It’s easy to see why people keep coming back to dine at Sandy Daza’s new restaurant, Casa Daza.
In the Daza family, it’s said that Sandy—my Inquirer colleague—inherited the culinary prowess of his mother, the grand dame of cooking, Nora Daza.
As I was savoring the dishes and seeing Sandy walk to and from the kitchen, I realized that there was no separating the man from his food.
Sandy is his food and his food is Sandy: simple yet never flat; honest, warm, comforting yet exciting, with many facets.
The Casa Daza team has mastered the real art of home cooking. As soon as you enter, you’re greeted by the aroma and scents reminiscent of many a mother’s kitchen.
The day I visited, the restaurant was packed with a diverse group of diners. And, like me, they went there to eat heartily.
I’m a fan of food that doesn’t need much explanation. I like dishes that are familiar, with a dash of panache.
Which is why I’m crazy over Casa Daza’s Cauliflower Rice, as well as the Three-Egg Salad that’s an achara of sorts. It makes more delicious everything you eat with it.
I also had Bicol Express, Crispy Buntot ng Tuna, Ukoy, Crispy Shrimp Pampango with Aligue Dip.
The flavors and textures burst at the same time—sweet, salty, spicy, crunchy, a bit of coconut milk here, a little ensalada there, a hint of soy sauce from the tuna. This fiesta in my mouth left me oh-so-pleased.
Some might say I love my own. But what’s there not to love? Sandy’s food is spot on!
He shared his Burong Pajo recipe for that sweet and salty experience:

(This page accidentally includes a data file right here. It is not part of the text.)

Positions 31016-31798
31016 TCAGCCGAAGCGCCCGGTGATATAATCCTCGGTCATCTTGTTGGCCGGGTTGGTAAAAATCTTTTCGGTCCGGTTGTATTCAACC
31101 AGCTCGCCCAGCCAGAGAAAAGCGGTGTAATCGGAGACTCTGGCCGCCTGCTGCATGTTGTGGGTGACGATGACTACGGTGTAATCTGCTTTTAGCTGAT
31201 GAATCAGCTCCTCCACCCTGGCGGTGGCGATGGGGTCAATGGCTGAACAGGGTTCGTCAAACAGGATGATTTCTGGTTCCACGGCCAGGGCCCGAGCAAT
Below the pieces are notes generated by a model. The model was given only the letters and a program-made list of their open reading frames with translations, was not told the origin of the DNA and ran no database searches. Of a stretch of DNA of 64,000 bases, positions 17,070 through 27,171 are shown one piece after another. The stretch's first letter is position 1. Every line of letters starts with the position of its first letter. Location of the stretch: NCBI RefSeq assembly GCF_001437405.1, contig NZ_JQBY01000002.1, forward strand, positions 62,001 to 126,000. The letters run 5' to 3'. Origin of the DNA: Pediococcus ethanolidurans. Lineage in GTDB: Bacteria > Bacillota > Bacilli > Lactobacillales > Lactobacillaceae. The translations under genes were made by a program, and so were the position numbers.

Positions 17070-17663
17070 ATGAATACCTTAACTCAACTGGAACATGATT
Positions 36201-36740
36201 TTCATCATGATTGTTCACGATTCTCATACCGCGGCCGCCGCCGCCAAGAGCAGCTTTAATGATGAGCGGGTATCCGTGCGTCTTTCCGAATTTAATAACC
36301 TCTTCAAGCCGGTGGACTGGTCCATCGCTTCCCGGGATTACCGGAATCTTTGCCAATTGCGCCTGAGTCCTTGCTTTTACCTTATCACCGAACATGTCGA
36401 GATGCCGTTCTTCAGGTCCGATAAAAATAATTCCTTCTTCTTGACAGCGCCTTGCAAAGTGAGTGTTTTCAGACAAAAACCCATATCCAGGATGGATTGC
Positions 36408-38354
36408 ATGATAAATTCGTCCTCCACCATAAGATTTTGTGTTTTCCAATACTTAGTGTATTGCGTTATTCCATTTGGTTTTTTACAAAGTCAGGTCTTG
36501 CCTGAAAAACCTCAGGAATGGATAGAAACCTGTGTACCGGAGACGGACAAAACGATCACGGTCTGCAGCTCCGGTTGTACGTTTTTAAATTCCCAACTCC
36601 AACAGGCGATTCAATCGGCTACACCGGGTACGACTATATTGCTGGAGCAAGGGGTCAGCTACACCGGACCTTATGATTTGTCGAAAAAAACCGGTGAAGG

Two bundles pajo mini green mango, approximately ½ k
3 tbsp rock salt
2 c sugar
2 c water
Slice in half and remove seeds. Add rock salt and mix. Cover and let sit overnight.
Wash off salt the next day.
Boil two cups water and two cups sugar.
Pour over salted pajo. Let sit a few days before consuming.
(Thank you, Joseph Tiu, for treating me to such a good meal at Casa Daza.)
After dining, and to beat the summer heat, we proceeded to Yelo Yelo, a Filipino-inspired dessert café.
On the menu are many forms of beloved Filipino desserts in shaved ice. They are the Pinoy equivalent of the famous Korean patbingsu.
Instagram-worthy, Yelo Yelo’s desserts were created for the younger set.
The owner, 25-year-old Milka Romero, said Yelo Yelo was conceptualized for my generation.
“I noticed a lack of accessible Filipino desserts, while many foreign dessert places were opening—the ones that serve milk tea, bingsu, soft-serve yogurt,” she said.
Romero said she wanted to highlight Filipino desserts by making it familiar, relevant and appealing. Her creations were also meant to showcase an updated take on Filipino desserts to foreigners.
Taking inspiration from the halo-halo and merging it with other traditional Filipino desserts, Romero said she believed she had created a fun, local brand for everyone to enjoy.
My personal Yelo Yelo favorites are Mangga’t Suman, Maja Blanca and Say Keso. Of course, I added more sugar.
The combination of finely shaved ice with sweetened evaporated milk, especially on a hot summer day, always brings back happy memories!
Casa Daza and Yelo Yelo are at UP Town Center, Katipunan Avenue, QC.
For my cooking class schedule that includes Filipino lechon and “K-Drama Cuisine,” contact 09175543700.